Skip to content

Naming the Plague in Homer, Sophocles and Thucydides

Research output: Contribution to journalArticle

Original languageEnglish
JournalAmerican Journal of Philology
Volume140
Issue number3
DateAccepted/In press - 26 Dec 2018

Abstract

This article focuses on the language used to describe the plague, and more specifically on the oscillation of its vocabulary between literal and figurative meaning, in Homer’s Iliad (1.1-487), Sophocles’ Oedipus the King (1-215), and Thucydides’ History of the Peloponnesian War (esp. 2.47.3-2.54). It is argued that the plague spreads in the language of the three narratives by association or contiguity, exploiting existing links with related words, most notably the broader vocabulary of disease and calamity, but it also spreads by analogy, comparison, or similarity, establishing links with other domains such as famine, blight, war and destruction.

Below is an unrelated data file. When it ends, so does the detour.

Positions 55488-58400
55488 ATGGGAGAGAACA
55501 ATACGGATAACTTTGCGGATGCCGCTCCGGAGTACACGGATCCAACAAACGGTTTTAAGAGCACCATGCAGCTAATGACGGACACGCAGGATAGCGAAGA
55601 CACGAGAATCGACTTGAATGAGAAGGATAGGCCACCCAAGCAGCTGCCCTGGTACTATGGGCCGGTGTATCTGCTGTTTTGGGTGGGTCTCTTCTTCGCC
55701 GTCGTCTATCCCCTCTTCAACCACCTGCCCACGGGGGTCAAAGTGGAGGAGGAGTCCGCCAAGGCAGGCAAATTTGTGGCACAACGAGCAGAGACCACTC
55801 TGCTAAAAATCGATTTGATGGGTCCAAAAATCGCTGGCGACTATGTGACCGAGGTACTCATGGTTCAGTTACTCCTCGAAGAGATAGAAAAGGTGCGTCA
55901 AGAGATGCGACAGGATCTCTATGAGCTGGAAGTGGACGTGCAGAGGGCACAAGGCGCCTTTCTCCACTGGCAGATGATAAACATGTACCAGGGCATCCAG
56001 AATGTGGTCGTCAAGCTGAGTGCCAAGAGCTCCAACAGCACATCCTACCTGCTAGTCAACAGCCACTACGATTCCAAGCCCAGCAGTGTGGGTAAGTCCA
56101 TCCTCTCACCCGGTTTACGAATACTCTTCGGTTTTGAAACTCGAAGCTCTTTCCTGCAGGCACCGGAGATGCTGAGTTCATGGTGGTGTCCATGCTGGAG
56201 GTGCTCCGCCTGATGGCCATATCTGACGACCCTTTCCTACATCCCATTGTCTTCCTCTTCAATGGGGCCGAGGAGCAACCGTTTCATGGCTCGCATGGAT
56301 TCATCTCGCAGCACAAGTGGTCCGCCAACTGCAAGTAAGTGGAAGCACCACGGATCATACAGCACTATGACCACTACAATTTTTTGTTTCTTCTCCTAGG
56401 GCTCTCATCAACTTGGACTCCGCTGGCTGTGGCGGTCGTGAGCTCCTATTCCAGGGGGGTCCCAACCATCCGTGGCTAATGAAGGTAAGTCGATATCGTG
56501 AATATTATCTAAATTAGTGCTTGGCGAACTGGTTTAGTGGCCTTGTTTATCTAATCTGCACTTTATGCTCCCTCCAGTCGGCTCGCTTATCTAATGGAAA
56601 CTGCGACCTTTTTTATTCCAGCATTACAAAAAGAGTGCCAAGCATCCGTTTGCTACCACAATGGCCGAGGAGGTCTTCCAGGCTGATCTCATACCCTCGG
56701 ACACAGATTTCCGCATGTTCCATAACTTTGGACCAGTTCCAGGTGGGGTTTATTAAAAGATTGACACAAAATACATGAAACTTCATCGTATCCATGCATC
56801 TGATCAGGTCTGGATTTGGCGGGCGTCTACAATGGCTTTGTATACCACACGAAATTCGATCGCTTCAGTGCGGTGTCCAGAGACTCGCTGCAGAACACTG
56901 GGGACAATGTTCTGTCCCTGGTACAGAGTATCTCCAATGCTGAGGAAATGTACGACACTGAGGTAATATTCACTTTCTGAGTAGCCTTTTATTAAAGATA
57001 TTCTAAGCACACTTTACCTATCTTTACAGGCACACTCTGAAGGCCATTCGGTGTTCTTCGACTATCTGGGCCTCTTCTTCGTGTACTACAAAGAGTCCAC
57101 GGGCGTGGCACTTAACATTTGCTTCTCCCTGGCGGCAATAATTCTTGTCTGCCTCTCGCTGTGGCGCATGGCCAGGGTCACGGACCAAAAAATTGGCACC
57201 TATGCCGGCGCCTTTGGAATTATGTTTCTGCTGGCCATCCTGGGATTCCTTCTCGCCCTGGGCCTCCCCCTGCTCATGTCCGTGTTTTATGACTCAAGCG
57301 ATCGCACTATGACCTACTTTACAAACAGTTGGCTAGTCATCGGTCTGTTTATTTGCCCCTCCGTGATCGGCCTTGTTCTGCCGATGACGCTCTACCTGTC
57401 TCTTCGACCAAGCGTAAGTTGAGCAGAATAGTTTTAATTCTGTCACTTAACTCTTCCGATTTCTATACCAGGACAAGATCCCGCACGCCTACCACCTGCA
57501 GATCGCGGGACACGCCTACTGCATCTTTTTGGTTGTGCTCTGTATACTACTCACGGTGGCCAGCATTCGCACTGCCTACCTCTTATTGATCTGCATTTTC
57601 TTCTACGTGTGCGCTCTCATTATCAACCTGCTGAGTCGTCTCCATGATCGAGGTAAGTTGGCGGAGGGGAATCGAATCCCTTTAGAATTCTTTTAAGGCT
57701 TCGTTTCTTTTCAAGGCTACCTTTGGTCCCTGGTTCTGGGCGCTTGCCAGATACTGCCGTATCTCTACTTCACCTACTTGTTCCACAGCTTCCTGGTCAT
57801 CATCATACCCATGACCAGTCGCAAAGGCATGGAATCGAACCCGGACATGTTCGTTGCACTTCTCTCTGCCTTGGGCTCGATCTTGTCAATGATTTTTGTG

Structured keywords

  • Institute of Greece, Rome, and the Classical Tradition

Download statistics

No data available

Documents

Documents

  • Full-text PDF (accepted author manuscript)

    Rights statement: This is the accepted author manuscript (AAM). The final published version (version of record) Will be available online via Johns Hopkins University Press. Please refer to any applicable terms of use of the publisher.

    Accepted author manuscript, 366 KB, PDF document

    Licence: Other

View research connections

Related faculties, schools or groups